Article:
Teacher's medical training saves a collapsed student


Staff writer

When a student collapsed on the school’s running track several weeks ago, Sacajawea Middle School physical education teacher Jennifer Von Doehren knew what to do.

“We were immediately there and assessed the situation and discovered that he needed medical assistance,” Von Doehren said. “We checked his pulse. He had a pulse, but was out cold.”

Von Doehren is trained in cardio pulmonary resuscitation and recognized the student’s airway was blocked. She administered CPR, notified the school nurse and school officials through her walkie-talkie and called paramedics.

The student, whose name school officials won’t release, was taken to the hospital and was back in class soon after.

It’s believed the boy tripped and fell, hitting his head, Von Doehren said.

“We have a really good procedure to responding to medical emergency,” Von Doehren said. “We have a radio (walkie-talkie) with us at all times.”

Federal Way Public Schools spokeswoman Diane Turner said the two-way radios were purchased with district bond money several years ago.

Von Doehren also dealt with a collapsed student three years ago. But that time, the student did not survive.

The student was walking and running around the track field with classmates, then suddenly collapsed. Von Doehren called for assistance and began administering CPR.

“We got a chance to practice our emergency response and everything clicked,” Von Doehren said. “We had six people there and they were all AED-certified.”

AED stands for automated external defibrillation, a portable device that gives a malfunctioning hearta series of electric shocks. The shocks attempt to restore rhythm to a heart that is fibrillating –– very rapid, irregular contractions of the heart.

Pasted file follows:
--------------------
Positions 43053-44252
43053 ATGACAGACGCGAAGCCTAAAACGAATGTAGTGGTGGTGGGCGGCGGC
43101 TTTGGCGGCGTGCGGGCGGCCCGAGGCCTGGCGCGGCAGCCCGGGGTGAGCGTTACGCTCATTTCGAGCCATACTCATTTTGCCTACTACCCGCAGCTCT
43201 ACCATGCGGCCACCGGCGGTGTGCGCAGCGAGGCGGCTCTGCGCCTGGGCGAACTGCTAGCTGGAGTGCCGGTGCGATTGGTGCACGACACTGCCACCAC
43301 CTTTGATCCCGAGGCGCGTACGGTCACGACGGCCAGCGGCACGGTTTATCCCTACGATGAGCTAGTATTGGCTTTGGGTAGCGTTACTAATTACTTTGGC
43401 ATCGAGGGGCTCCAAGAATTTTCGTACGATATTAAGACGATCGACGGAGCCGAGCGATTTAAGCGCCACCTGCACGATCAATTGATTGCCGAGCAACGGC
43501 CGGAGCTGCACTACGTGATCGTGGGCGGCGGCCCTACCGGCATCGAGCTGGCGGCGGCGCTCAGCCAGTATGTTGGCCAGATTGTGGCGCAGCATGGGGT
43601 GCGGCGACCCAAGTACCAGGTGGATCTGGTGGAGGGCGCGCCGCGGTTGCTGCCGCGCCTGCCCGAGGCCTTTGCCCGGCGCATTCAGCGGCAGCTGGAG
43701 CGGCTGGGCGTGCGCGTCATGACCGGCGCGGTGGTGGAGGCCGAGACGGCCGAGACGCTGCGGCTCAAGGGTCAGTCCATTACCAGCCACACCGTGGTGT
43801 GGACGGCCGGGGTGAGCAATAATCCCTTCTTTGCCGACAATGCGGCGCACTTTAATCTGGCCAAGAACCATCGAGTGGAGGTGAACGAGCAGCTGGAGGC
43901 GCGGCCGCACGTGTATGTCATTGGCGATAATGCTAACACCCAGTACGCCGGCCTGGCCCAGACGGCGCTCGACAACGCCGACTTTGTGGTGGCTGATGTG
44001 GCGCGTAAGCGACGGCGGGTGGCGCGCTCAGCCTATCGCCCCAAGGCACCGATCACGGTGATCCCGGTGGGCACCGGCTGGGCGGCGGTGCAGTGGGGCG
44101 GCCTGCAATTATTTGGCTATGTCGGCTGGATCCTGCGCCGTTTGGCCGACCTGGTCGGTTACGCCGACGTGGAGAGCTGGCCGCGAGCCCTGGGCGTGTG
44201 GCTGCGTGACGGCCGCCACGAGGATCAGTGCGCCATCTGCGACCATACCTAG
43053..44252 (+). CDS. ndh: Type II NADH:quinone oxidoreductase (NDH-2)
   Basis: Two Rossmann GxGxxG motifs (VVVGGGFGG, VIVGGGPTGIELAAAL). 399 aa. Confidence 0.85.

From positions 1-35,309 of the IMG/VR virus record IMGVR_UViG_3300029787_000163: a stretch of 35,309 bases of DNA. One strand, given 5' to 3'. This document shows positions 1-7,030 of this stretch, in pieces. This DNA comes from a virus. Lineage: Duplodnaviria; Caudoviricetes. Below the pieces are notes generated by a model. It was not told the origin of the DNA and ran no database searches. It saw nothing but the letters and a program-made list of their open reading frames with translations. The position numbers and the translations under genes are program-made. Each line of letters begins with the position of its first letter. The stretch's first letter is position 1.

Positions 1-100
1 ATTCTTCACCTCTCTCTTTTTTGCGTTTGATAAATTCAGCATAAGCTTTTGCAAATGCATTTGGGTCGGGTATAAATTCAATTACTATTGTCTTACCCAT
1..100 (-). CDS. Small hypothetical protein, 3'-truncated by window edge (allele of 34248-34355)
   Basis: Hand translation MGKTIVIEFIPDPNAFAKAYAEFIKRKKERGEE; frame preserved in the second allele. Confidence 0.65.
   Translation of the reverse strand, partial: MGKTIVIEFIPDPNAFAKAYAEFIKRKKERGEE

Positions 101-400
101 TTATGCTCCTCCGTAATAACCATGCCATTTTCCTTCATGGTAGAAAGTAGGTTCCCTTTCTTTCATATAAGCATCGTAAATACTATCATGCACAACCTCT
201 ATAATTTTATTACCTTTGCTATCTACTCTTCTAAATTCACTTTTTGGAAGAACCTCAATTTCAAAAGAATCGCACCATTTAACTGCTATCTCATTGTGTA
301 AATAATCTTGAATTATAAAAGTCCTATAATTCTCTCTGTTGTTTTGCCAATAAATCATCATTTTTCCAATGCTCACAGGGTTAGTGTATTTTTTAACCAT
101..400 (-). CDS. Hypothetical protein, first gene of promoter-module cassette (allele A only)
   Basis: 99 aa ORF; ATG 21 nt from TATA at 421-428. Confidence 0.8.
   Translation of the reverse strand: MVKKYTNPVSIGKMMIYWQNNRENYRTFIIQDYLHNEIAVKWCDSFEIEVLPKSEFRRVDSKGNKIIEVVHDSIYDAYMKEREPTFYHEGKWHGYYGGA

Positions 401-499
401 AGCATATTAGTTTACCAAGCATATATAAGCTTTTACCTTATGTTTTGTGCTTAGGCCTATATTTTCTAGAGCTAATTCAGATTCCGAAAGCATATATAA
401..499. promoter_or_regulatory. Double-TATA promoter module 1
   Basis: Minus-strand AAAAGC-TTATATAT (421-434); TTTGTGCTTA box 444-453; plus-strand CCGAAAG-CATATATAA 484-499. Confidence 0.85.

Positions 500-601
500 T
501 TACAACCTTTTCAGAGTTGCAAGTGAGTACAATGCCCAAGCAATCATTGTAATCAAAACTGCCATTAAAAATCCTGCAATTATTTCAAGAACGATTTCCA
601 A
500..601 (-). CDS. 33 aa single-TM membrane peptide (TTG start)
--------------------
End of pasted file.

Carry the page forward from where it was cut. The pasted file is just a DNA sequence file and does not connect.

Sacajawea vice principal Tom Omli said all coaches and any other school staff who will be in contact with students engaged in physical activity are trained for CPR.

Every two years, the district pays for Von Doehren’s recertification in CPR.

In September 2000, Thomas Jefferson High School student Jean Marie Sanson died while competing in a swim meet. Doctors ruled sudden cardiac arrest as the cause of death.

CPR resucitated her once briefly, but what she really needed was a defibrillator, which was not on site at the swim meet.

Sanson’s mother, Rita Sanson-Sallee, has since embarked on a mission called Project Jean to raise money for defibrillators, which she wants to place in every Federal Way school.

Collecting old cell phones, holding car washes and hosting 5-K runs have been the several ways Sanson-Sallee has raised money for the defibrillators, which cost about $2,500 each.

A firefighter’s daughter came up with the newest fund-raising idea: Creating and selling a Federal Way firefighter’s cookbook.

Firefighter Jeff Bellinghausen’s daughter Whitney made the cookbook her class project. Proceeds go to Project Jean.

Federal Way Fire Department Medical Services Officer (MSO) Ed Plumlee, whose children were classmates of Sanson, said the cookbook — which is being sold for $12 by the Federal Way Firefighters Foundation — is a spiral-bound paperback with color photos of dishes and firefighters. Recipes include Italian Tofu, Chocolate Raspberry Swirl Cheesecake and Stuffed Mushrooms. More information is available at

Besides Sacajawea, Beamer, Jefferson and Federal Way high schools and the Truman Center alternative high school have defibrilators. Decatur High and Totem Middle School are awaiting reception of defibrillators after staff training — which is currently underway — is complete.

Staff writer Elizabeth Ciepiela: 925-5565,

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